As I gaze out over my class, watching frantic students punch buttons on their calculator and glance furtively toward their neighbors to see how far they’ve gotten, I can’t help but think…

“I’m so glad that I don’t have to take a final exam…”

Students who have been preparing throughout the semester seem confident, but not cocky. They take their time…but, inevitably, they are the first ones to turn in their exams. They are not fearful…but they let out a sigh of relief that one more pressure point has been relieved from their lives…at least for the moment.

On the other hand, there are those who punch their calculators a bit more aggressively…those who glance toward their neighbors, perhaps not just to gauge their progress, but in hopes that they might catch a glimpse of an elusive answer that might give them the last few points they need in order to push them over the threshold from a C- to a C, the bare minimum necessary to receive credit.

These students are not confident or cocky…they are fearful.

The irony of this situation is that they have been confident-some of them even cocky-throughout the entire semester…until now. Even though it was detailed to them throughout the life of the course that their efforts were not going to accomplish their goals, they skipped class, failed to complete homework, did not seek assistance from those able to help them, and generally ignored their responsibilities to themselves and their future. And now, time is winding down at the end of the final exam, and they are unprepared.

That’s a lot like life, isn’t it?

I’m learning this now, in my 40’s. Throughout my life, I have ignored the doctor’s advice to lose weight and take care of my health. I have ignored those who have encouraged me to develop my leadership skills and public speaking ability. I have passed up chance after chance to pursue the goals that I want to achieve. I have been confident (sometimes even cocky) that I will eventually accomplish all that I have planned to accomplish.

And now, I find myself “punching the buttons” of life a bit more aggressively…glancing at those around me who have been preparing for their whole life, and hoping that I see something in them that might give me the “answer” I need to push me the last little way that I need to succeed.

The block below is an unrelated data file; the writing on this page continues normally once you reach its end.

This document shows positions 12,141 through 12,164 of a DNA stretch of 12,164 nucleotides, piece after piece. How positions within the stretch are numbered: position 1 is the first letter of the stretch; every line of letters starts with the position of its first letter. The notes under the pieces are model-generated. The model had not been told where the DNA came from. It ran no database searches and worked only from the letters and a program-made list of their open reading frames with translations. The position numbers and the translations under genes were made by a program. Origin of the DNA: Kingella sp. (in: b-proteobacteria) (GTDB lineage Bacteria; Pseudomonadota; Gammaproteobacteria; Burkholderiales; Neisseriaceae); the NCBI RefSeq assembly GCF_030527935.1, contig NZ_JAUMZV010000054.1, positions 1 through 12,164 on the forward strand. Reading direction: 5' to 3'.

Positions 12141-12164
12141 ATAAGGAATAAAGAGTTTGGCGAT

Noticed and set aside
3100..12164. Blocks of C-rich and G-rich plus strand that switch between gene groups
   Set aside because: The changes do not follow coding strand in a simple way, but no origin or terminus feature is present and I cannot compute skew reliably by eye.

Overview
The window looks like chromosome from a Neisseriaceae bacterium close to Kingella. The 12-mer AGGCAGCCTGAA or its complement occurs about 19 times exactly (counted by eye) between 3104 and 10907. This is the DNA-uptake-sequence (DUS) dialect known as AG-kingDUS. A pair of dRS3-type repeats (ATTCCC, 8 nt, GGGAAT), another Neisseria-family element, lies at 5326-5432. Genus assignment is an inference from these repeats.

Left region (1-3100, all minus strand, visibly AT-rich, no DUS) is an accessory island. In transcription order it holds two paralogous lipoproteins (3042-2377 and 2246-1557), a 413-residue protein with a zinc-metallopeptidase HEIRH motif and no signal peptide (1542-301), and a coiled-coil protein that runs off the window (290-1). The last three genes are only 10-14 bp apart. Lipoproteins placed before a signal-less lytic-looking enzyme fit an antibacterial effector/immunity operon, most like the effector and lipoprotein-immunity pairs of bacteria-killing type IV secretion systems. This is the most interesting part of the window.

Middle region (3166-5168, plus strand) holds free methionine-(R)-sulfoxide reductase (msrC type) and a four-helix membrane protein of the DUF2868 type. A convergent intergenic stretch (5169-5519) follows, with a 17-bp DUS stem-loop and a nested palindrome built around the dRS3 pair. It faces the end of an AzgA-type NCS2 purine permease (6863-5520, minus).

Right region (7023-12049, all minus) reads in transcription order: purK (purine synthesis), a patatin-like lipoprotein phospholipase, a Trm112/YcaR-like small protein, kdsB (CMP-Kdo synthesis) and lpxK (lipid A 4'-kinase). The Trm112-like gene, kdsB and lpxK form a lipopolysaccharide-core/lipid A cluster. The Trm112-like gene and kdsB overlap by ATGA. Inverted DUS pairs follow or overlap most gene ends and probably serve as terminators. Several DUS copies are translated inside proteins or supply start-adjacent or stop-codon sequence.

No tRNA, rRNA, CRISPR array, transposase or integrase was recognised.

Is it too late?

Just as my students should have been preparing throughout the semester, I should have been preparing throughout my life…

Why did I wait until I was in my 40’s to finally get serious about my health?

Why did I ignore the advice of the people I respected who told me that I had the relational skills to reach those in need?

Why did I waste all those years on frivolous stuff when I could have been preparing to more completely serve others?

Because I didn’t want to do the work…because I was focused on short-term satisfaction, rather than a lifetime of gratification…because I was lazy…

Just like my students.

And for my students, it is likely to late for them to bail out their grade…

But it’s not too late for me to make an impact on the world…By reaching out and serving others.

That’s what I hope to do…with my weight loss, with my speaking ability, with my relational skills…

And with this blog.

It’s not too late for you either. Are you still focused on yourself, as the world passes you by? It’s time to jump out of yourself and jump into the rest of the world…find someone who has a need…

And meet that need.

Serve others…give of yourself…use the talents and abilities that God gave you…

And give to someone else…

Because someday, we will all face the ultimate “final exam.”

And for me, I want to know that I prepared for it the best that I could.